One of these neighbours, surprisingly, was another journalist with her own two cents to share. A feminist freelancer of Palestinian descent, Leila Marshy showed up to the open house and, along with her partner Kathryn Harvey and a small group of Hutchinson neighbors, decided to create a group that would soon be named the “Friends of Hutchinson Street.”

I got in touch with Marshy by email. She wrote that she entered the fray because “Pierre Lacerte and his gang were going door to door with their flyers or petitions. Not only did I not understand what the problem was, I just didn’t get involved. I ignored it completely – they just seemed like cranky fanatics. But a week and a half before the June 19 referendum I finally clued in to what was going on, and I just go so offended. I thought somebody has to stand up and it might as well be me.”

In response, Marshy handed out pro-expansion pamphlets. “The referendum was nothing less than a vindictive collective punishment,” she says. Marshy’s efforts did not come without a cost. After the referendum, she felt ostracized by the community, as a couple of her anti-expansion neighbors refused to speak with her and accused her of fomenting conflict and spreading lies.

Not surprisingly, Pierre Lacerte held similar grievances with Marshy. “She and Mayer Feig played on that [their Palestinian-Hasidic friendship] a lot. It’s a strong image,” he said, rolling his eyes.

Feeling like Marshy came out of the blue, Lacerte could not understand why “all of a sudden she decided to fight for them. It’s strange…it’s just strange.” In Lacerte’s mind, conspiracy shrouds Marshy and Feig’s relationship. Marshy explained that Lacerte accused her of being on Feig’s payroll. And the accusations only got weirder after that: “Then he was ‘accusing’ me of caring only because I was Jewish,” she wrote in her email to me, adding, “The very idea of being ‘accused’ of being Jewish is so offensive, as if being Jewish is such a bad thing.” Mayer Feig refused to comment, wanting nothing more to do with the “ill-intentioned” Pierre Lacerte.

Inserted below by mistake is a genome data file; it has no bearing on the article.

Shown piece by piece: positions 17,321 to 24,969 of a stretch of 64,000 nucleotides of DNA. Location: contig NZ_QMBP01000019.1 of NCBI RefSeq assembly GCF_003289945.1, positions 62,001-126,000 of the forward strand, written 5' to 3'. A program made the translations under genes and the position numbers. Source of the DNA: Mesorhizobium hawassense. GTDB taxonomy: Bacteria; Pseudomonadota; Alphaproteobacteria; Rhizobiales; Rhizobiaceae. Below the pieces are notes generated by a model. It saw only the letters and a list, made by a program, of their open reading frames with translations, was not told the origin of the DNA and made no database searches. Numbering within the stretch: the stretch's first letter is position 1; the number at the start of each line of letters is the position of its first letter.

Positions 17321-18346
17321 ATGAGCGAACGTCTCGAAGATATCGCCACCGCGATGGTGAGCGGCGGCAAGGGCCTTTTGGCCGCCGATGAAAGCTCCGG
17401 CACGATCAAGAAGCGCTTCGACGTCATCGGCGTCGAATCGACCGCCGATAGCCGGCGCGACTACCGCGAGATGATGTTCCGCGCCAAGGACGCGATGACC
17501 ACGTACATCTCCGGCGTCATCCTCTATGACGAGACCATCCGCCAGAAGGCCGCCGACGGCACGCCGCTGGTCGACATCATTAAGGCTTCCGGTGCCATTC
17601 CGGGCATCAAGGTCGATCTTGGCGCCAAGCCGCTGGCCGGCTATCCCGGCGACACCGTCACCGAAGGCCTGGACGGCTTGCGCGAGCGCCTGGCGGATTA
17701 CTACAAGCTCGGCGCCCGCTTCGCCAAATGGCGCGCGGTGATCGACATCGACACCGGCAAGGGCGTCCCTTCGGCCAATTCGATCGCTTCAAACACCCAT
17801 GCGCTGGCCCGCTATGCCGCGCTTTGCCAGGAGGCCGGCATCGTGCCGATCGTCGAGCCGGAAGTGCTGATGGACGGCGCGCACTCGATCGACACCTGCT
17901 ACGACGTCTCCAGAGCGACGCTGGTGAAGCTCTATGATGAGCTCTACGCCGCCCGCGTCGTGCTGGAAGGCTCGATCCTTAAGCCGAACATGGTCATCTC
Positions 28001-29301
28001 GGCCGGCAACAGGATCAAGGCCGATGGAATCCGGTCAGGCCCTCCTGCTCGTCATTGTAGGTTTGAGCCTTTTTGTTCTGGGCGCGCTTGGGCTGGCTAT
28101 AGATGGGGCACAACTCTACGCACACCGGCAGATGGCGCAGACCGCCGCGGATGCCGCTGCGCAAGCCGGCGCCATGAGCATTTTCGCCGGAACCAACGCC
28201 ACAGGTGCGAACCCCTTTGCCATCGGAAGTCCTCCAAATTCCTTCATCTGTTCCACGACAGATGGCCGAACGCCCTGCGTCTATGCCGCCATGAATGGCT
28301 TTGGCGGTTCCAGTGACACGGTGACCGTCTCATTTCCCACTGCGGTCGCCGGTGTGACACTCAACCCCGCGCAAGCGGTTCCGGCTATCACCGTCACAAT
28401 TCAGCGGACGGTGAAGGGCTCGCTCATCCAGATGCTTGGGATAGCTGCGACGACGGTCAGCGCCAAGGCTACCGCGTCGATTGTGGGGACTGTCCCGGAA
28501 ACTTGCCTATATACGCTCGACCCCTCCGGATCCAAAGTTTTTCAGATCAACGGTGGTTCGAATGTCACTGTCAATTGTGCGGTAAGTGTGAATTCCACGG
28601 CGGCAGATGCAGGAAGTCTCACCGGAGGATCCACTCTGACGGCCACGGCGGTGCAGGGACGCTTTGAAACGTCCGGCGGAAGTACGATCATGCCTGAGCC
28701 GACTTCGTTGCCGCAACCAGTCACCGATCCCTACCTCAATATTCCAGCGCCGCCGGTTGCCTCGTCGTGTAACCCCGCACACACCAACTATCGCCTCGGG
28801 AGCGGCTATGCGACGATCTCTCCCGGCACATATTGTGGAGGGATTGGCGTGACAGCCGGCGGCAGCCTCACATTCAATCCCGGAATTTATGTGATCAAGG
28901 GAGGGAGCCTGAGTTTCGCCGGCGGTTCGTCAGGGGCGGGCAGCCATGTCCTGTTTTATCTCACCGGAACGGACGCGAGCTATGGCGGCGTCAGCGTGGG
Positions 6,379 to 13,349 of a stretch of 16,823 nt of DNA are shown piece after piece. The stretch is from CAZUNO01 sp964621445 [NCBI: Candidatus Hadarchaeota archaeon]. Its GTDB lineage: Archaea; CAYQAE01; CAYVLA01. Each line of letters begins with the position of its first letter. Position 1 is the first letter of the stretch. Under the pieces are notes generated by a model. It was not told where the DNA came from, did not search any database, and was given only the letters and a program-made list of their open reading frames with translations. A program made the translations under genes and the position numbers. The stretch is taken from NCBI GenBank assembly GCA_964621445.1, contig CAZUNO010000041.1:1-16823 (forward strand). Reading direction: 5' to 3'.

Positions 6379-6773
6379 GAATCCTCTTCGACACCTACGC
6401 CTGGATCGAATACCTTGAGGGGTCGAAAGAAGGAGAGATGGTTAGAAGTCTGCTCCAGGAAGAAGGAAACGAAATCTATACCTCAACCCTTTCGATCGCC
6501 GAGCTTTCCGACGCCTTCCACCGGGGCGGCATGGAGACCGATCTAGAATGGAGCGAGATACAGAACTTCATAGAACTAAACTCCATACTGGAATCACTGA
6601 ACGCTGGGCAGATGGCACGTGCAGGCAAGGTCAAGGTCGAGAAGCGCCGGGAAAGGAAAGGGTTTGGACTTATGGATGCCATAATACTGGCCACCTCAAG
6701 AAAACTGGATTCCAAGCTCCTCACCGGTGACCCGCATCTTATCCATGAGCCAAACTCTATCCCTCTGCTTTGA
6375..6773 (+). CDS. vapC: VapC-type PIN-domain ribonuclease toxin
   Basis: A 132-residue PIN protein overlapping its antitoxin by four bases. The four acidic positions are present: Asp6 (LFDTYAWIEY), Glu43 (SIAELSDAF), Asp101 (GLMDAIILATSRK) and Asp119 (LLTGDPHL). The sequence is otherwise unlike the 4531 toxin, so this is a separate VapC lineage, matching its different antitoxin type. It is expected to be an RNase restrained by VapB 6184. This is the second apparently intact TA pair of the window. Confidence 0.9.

With only a Facebook page and two organized activities to date, “Friends of Hutchison Street” has faltered since the referendum. But the acrimony of the referendum period has been given a second life online by the group’s Facebook page. The page, which briefly documents the events leading up the referendum and the need for “friendship and compassion,” has become a shooting gallery of snide remarks and long-winded postings. Lacerte himself posts frequently.

Although Marshy believes the page “is not a space for fighting or petty insults,” she has not been totally immune from the temptations of biting online commentary. In one post, she commented that a photo of Lacerte “captures his smugness perfectly.” Marshy also uploaded a photo of a Hasidic man holding a Quebec flag upside down, saying Lacerte had photoshopped the image to make the man look anti-Quebec. Lacerte shot back with a link to an article from La Presse, in which the photo was originally published. In short, the Facebook battle has dissolved into he-said-she-said inanity.

Despite the remaining tension between residents, Mile End has managed, like so many times before, to recuperate. Molly Tonken, a McGill U2 Arts student who shares a backyard with the Gate David synagogue, said she “loves the neighborhood so much…this may come off as strange, but the Hasidic community gives it character. Children are always outside playing, and there is a strong feeling of safety. It’s a refreshing sense of community.” Tonken’s genuine optimism may stem from her newness to the neighborhood, but perfectly embodies the sort of attitude Mile End and Outremont needs right now – a fresh, even naive, conception of what a neighborhood can be. It’s sad, in a way, that it has taken a newcomer to embrace the pluralism that the neighbourhood could stand for.

The underlying irony of the strife on Hutchison can be found, simply, in the name of Lacerte’s blog: “Accommodements Outremont”). After a summer of referendums, pamphlets, photos, and snide Facebook jabs, Outremont is no more accommodating than it was before. It is uncertain what the future holds for this neighborhood, as young people cruise in, restaurants turn over, and the Hasidic community continues to grow. But the most recent squabble on the “Friends of Hutchison Street” Facebook page may give us a clue:

Friends of Hutchinson Street/ Les Amis de la Rue Hutchinson: “The world population hit seven billion today, now, more than ever, we need to SHARE.”

Pierre Lacerte: “Share? Great idea. What are you planning to start with?”